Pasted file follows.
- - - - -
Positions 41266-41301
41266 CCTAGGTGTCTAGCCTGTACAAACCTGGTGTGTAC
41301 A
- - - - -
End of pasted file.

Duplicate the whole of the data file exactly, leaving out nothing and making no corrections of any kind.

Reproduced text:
Positions 41266-41301
41266 CCTAGGTGTCTAGCCTGTACAAACCTGGTGTGTAC
41301 A